I Am Trying To Break Your Heart: A Film About Wilco

Talking about Spoon yesterday and how they got Yankee Hotel Foxtrot‘ed before the whole YHF controversy happened reminded me of a movie that I’ve been meaning to watch, but had never found available in Mexico or online. Well, to my surprise I did find a copy of the movie and I ended up watching it last night.

I Am Trying To Break Your Heart is both the first song in Wilco’s Yankee Hotel Foxtrot and also the name of the film that documents the recording process of said album. At the time (2001-2), Wilco was already famous within it’s scene and they had 3 full lengths released and were signed to Reprise Records, a subsidiary of Time Warner. And so, the focus of this film is the recording, mixing and controversy of releasing Yankee Hotel Foxtrot, while also documenting the problems that were going on within the band.

The film starts with the recording sessions of the album and it touches on the at-the-time good relationship between Reprise Records and Wilco, apparently Reprise “blindly” gave them a truck of money to finance the initial stage of the album and the band was surprised about it. But through the recording of it some misunderstandings happen between the front man of the band, Jeff Tweedy, and the multi-instrumentalist (who may R.I.P.), Jay Bennett. Jay wanted more control over the album and Tweedy wouldn’t let him have it. Initially the band was supposed to be self-producing the album but they ended up calling Jim O’Rourke to get the job done.

And so with the album done they pitched it to Reprise, who refused to release it as it was because it “didn’t have a single” and the band ended up without a label, but with their record. They finally signed with another Time Warner subsidiary, Nonesuch Records and released the record to great success. Although the success of the record isn’t documented on the film, the search for their new label was, and so are some people commenting how “any label would be happy to have a band like Wilco”. And it was true, hell came down on Reprise as the whole YHF controversy happened, and so did the fact that YHF ended up being the best selling record Wilco ever made, and one of the best of last decade’s. It was like an alarm; how could a band like Wilco end up being ditched by their record label when they made something as awesome and original as YHF? What has the world come to?  and so forth…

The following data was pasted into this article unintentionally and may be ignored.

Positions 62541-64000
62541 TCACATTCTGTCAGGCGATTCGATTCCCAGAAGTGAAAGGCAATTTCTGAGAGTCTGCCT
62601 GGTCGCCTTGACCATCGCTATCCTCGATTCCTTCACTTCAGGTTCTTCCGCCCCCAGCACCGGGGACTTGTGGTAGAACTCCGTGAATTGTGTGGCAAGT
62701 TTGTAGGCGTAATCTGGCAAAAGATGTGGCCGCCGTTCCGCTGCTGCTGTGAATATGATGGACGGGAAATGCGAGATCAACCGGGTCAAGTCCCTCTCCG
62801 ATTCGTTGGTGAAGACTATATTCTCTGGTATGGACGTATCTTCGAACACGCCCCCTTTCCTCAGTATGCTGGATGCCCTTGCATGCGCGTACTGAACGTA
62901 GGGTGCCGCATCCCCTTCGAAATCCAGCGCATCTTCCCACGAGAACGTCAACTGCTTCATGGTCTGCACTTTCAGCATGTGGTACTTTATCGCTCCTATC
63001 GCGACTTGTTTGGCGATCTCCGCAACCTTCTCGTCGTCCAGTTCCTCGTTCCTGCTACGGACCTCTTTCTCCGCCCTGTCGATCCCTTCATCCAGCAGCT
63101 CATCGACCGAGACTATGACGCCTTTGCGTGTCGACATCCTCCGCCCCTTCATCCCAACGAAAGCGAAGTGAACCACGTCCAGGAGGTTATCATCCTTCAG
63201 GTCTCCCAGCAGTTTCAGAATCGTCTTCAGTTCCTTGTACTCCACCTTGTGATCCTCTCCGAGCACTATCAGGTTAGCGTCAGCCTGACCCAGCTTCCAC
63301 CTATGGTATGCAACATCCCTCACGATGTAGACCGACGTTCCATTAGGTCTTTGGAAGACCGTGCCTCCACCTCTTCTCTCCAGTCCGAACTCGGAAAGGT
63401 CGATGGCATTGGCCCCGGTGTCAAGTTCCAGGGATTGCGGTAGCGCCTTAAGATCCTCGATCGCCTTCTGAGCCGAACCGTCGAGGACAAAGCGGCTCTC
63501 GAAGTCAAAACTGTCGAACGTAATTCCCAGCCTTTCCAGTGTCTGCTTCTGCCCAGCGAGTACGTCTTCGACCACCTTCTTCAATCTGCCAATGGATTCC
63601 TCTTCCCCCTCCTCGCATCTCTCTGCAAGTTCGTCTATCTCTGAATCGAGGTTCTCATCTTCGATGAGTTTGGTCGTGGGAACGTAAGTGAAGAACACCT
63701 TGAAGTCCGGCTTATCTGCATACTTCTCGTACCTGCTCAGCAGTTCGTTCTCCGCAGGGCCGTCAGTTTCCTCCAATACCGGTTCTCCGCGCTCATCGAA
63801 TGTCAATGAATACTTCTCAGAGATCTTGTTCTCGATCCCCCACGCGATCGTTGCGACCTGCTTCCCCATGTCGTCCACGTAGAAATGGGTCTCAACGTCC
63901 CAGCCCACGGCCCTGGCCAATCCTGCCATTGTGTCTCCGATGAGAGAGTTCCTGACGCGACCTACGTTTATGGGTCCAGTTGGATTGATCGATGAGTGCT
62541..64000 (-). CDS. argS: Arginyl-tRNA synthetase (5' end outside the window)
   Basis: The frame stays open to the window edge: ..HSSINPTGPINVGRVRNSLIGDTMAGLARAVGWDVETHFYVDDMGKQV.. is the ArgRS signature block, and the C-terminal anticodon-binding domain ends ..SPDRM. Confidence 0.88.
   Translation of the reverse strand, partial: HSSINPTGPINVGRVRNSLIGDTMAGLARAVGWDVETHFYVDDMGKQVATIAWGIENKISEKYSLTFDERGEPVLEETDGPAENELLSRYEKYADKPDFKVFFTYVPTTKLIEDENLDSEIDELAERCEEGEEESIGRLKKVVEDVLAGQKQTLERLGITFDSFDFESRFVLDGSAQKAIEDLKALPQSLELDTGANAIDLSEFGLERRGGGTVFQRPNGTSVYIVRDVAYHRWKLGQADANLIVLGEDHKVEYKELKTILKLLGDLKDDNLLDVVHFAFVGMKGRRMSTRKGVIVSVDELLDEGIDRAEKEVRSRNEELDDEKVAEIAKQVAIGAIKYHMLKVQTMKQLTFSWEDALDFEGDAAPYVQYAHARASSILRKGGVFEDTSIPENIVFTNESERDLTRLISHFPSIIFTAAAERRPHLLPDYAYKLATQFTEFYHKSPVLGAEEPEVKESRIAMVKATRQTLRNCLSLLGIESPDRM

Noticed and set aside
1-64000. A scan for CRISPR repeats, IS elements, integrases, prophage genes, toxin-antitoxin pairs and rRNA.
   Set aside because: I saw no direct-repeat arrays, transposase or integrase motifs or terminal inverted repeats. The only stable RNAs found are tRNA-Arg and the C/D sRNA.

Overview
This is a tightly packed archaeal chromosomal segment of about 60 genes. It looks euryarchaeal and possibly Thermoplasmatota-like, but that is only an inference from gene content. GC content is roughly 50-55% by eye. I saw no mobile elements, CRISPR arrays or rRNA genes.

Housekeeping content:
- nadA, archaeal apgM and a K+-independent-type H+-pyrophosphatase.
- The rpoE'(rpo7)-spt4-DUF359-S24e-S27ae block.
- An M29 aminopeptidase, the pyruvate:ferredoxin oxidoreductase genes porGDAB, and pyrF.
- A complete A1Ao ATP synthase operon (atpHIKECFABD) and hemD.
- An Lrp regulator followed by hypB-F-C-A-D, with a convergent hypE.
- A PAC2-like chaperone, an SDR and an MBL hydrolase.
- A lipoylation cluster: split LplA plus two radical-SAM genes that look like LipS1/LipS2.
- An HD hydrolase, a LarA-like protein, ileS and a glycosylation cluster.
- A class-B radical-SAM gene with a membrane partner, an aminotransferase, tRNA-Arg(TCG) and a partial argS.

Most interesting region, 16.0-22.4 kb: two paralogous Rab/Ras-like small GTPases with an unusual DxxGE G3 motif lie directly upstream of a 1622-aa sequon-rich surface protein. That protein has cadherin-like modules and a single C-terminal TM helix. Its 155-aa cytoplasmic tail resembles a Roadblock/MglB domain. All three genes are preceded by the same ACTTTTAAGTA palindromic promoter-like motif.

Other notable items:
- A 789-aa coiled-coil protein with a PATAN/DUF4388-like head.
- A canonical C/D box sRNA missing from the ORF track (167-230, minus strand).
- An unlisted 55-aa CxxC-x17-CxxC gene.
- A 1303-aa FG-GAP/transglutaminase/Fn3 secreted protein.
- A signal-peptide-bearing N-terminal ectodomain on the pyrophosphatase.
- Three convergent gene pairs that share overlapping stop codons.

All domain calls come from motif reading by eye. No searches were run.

And so, the band found a label, but before the release of the album, it started to leak. And like everybody who has a brain and understands how the internet works would, they decided to put it up streaming for free in their website. That was 2001. We’re in 2010 and there are still labels/bands that don’t understand this. But anyway, everything was ponies and rainbows for Wilco, right? Well, not really. The Bennett-Tweedy-O’Rourke controversy scaled up and after the album was done Tweedy fired Jay Bennett, and the band was like “Oh?”. And Bennett was like “He can’t handle my awesomeness, he’s a selfish mo’fucka”. And Tweedy was like “I fired him because… well, shit, I don’t know”. And that’s basically how the film ends.

Now, I can see this film being boring to anyone who doesn’t understand the background or doesn’t care about the music industry, or doesn’t like Wilco, or doesn’t like good music at all. But I found it very interesting. It’s shot in greyscale, which is interesting and adds to the whole drama and obscureness that surrounded the band at the time. It was directed by Sam Jones, who I’ve never heard of, not before this. And there’s also a lot of live footage in it. There’s Tweedy doing “Misunderstood” solo, then the band playing a bunch of songs from YHF, and there’s also footage of the band recording songs from the studio and some early versions of some YHF songs, like this more rocking version of “Kamera” that I liked a lot more than the album version.

And there’s also Jay Bennett’s famous phrase when referring to the recording of “Poor Places”, “Sometimes when you’re playing if you don’t have a sonic landscape behind you, everything turns into a folk song”.

This year the contract between Wilco and Nonesuch Records ended, and the band is planning to release their own label, just like they have done recently with Wilco (The Festival), Wilco (The Album), Wilco (The Song), Wilco (The Burger Joint), Wilco (The Tour) and now Wilco (The Record Label).

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